There is no possibility that Israel's Civil Administration will fairly and properly plan for Palestinians in Area C if they are not at the table when their fate is decided. By Rabbi Arik Ascherman Last Thursday, the bulldozers demolished Beit Arabiya, for the sixth time. On Wednesday, two homes were demolished in Dirat, a village that is appealing with Rabbis for Human Rights (RHR) to the High Court against discriminatory planning in Area C. Additional homes and structures were demolished over the past week in Al-Waya, A-Tur, Ein al Hilwe, Ibziq, Nabi Samuel, Hares and more. The only crime of…

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  • National unity gov't splits; PM likely to call, win early elections

    After only 70 days, Prime Minister Benjamin Netanyahu's mega-coalition shrank back to 66 members of Knesset yesterday. Kadima, the Knesset's biggest party, decided to leave the government over the failure to reach an agreement on national draft reform. A few takeaways: 1.    The entire maneuver that resulted in the national unity government was a mistake by the prime minister, who had been about to announce elections on September 4, and win them easily. Currently, elections are scheduled to take place in October 2013, but common wisdom says they will happen six to nine months from now, in the winter or spring…

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  • Palestinian from Area C on a life in constant need of rebuilding

    By Nasser Nawaj'ah I am Nasser Nawaj'ah. I am 30 years old. My mother gave birth to me in a cave in Susya El-Kadis. You know of Susya as a Jewish settlement in the South Hebron Hills, but Susya is first of all a Palestinian village that existed before the establishment of the State of Israel. I was named after my grandfather, who was still alive at the time. In 1948, he was displaced from his village near Arad, now in southern Israel. When they were expelled, my father was just a little boy and my grandfather carried him in…

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  • Citizenship Law prefers discrimination over human rights

    Recent rejection by the Israeli High Court of the final petitions against Israel's Citizenship Law – which denies status in Israel to Palestinian spouses of Israeli citizens – was described as a "watershed" ruling. Watershed indeed, but how exactly? By Hagai El-Ad Justice Asher Grunis, the Israeli supreme court judge who will become the court's next president in February, kept his opinion sufficiently brief for the bluntness-and-brevity to stick between the lines. He opted to air his opinion in the court's recent decision to reject the petitions against Israel's Citizenship Law, with the following succinct quote: "Human rights are not…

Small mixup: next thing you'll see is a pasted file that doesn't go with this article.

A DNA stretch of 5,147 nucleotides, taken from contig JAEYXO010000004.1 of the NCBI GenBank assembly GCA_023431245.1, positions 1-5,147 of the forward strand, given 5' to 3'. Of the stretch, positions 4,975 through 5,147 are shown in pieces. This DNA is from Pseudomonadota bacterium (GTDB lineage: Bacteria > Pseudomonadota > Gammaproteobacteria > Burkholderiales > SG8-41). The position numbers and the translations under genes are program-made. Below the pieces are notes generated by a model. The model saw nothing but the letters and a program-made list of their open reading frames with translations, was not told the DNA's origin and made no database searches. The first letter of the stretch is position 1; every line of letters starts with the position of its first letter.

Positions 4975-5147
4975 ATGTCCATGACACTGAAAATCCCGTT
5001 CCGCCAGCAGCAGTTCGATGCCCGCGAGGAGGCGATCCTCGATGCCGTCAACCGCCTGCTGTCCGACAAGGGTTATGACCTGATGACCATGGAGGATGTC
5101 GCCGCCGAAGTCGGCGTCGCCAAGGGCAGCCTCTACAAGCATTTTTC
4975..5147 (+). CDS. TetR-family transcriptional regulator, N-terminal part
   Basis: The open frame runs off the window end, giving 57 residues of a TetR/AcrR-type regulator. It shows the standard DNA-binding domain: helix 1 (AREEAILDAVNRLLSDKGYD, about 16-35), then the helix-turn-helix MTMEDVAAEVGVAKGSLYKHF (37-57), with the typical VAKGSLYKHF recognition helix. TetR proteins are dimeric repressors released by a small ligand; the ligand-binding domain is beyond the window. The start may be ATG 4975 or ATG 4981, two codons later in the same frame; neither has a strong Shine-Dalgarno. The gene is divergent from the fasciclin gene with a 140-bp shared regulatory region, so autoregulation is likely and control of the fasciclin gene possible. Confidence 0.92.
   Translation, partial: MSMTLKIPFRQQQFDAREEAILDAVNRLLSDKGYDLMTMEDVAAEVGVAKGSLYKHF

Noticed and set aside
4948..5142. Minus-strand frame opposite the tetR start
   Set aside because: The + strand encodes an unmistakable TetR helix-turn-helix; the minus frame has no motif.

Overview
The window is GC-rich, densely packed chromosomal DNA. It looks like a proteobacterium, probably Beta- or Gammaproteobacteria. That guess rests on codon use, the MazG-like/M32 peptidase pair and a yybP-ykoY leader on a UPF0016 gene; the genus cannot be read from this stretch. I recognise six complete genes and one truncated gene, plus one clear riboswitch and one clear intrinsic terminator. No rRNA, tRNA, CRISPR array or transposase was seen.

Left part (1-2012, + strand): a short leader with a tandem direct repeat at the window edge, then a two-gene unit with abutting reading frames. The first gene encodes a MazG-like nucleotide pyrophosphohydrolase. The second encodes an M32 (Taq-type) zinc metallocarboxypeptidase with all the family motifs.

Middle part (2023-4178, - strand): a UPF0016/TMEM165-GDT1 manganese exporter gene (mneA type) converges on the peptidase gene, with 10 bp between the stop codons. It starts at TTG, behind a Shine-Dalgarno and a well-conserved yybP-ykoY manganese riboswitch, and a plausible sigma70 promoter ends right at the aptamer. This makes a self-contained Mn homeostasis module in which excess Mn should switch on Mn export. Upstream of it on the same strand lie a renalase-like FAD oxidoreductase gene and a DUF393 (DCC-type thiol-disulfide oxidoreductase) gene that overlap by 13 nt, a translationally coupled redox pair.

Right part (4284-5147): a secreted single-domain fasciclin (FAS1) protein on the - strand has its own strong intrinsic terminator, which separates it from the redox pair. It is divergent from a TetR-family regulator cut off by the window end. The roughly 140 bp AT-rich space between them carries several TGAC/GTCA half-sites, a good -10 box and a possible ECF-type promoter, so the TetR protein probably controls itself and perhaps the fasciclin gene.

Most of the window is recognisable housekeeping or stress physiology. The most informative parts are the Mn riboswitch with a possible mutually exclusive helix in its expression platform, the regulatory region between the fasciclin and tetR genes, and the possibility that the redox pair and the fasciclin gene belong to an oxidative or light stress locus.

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  • New bill would condition Knesset electability on completion of military service

    Palestinian citizens cannot be expected to serve an institution that protects the Jewish identity of the state. If Israel prohibits its Palestinian citizens from participating in elections, it would cease to function as a democracy, and it would lose its case against claims of apartheid. By Fady Khoury The media reported this week that MK Moshe Matalon (Yisrael Beiteinu) has introduced a new bill prohibiting citizens who have not completed military, national or civil service from being elected to the Knesset. This bill joins an array of several other bills proposed by Foreign Minister Avigdor Lieberman's Yisrael Beiteinu party, which condition…

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  • Court okays Citizenship Law, legalizing discrimination of Arabs

    According to the 2003 law, Arab citizens of Israel who marry Palestinians will have to emigrate in order to live with their spouses. Israeli Arab MK Ahmed Tibi famously said that "Israel is indeed a Jewish-democratic state: it is democratic for Jews and Jewish for all the rest." This rings truer than ever after Israel's High Court of Justice rejected yesterday (again) the petitions against the Citizenship Law, one of the first measures to make racial discrimination against the Arab minority not just common practice, but part of Israel's legal codex. The High Court rejected the petitions against the Citizenship Law…